Eminent Domain Stuff
New London Update (2/24/06)
Coverage of the Rally at New London's City Hall (w/ pics)
Wednesday, June 09, 2004
Positive vs. Negative Rights
Stephen Bainbridge has a great article over at Tech Central Station about positive vs. negative rights. This is one of those topics that I find intuitive, and I am very glad to see someone articulate the associated issues with such clarity. Here's the meat of the argument:
Contrary to Saletan's argument, positive rights cannot be achieved without limiting the liberty of individuals. During the Cold War, for example, totalitarian regimes justified their (egregiously bad) humans rights records by stressing how they achieved positive rights the West left to the vagaries of the market place. Yet, they did so through totalitarian regimes characterized by central planning that proscribed both freedom of contract and private property.
Modern defenders of positive rights, as the following discussion makes clear, claim that such rights can be achieved without a police state:
"Defenders of positive liberty say that there is no need for it to have such totalitarian undertones. ... For example, if the state asks the citizens what they want instead of making that decision for them, positive liberty can be guaranteed without any hint of totalitarianism."
Yet, notice that even here we see the potential for the tyranny of the majority. If the majority thinks all employees should be paid a living wage, the freedom of individual employees to take a lower wage and of individual employers to offer a lower wage is circumscribed. Again, we often see the same sort of disregard for private property and freedom of contract in nominal democracies as in totalitarian regimes. (For a recent and perhaps trivial example, see the kerfuffle in Santa Monica, California -- often known as the "People's Republic of Santa Monica" -- over hedge height restrictions.)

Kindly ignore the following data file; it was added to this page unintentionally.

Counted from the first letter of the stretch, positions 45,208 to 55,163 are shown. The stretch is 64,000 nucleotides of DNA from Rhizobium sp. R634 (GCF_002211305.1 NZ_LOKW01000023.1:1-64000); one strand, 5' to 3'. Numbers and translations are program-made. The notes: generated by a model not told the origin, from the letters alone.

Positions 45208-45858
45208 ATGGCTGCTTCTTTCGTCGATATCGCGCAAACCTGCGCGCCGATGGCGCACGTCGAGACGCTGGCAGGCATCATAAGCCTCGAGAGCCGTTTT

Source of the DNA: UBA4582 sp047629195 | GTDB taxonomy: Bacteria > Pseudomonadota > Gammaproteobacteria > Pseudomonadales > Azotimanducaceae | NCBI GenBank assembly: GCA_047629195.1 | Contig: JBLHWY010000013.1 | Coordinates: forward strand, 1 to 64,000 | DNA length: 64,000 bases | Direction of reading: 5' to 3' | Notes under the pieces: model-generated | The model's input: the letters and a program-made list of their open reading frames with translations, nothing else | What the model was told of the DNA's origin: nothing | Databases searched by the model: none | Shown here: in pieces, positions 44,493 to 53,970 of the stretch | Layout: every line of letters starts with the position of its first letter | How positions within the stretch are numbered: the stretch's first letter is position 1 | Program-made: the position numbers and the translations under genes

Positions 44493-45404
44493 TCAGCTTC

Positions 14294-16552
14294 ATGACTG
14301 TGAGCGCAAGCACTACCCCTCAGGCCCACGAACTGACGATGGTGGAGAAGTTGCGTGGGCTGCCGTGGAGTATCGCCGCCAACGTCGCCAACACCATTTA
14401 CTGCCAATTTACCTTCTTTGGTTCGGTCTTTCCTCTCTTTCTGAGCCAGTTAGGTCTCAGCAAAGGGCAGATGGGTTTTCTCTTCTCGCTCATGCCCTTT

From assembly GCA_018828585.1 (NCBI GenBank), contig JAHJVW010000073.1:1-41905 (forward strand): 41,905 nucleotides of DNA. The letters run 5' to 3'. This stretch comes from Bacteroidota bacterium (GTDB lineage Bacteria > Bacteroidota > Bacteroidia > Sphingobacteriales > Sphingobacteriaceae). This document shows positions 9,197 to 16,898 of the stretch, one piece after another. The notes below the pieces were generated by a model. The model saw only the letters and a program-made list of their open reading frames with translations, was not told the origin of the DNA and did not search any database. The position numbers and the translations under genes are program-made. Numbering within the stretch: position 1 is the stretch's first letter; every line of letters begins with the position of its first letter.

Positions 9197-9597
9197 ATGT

As societal decision making norms, private property and freedom of contract do more than just promote economic growth. These economic liberties have almost always gone hand in hand with other personal liberties. Private property and freedom of contract, moreover, have been a major factor in destroying arbitrary class distinctions by enhancing personal and social mobility. When we infringe on private property and freedom of contract in the name of creating positive rights, we thus infringe on the very engine of democracy. As Russell Kirk observed, "freedom and property are closely linked: separate property from private possession, and Leviathan becomes master of all." Ronald Reagan surely agreed. (emphasis added)
I agree entirely. This country was founded on some very basic principles. Chief among them was that so long as reasonable laws are written and obeyed, people should generally be left alone. The best thing any government can do for its people is to get the hell out of the way.
How do you think we've gotten to where we are today? With the exception of military advances (but not all military advances), the vast majority of stuff we enjoy in this country today is the direct result of an individual thinking: I can do this better than that guy over there...and then actually doing it. Anything that the government does to get in the way of that natural process is to the detriment of our country and society in general.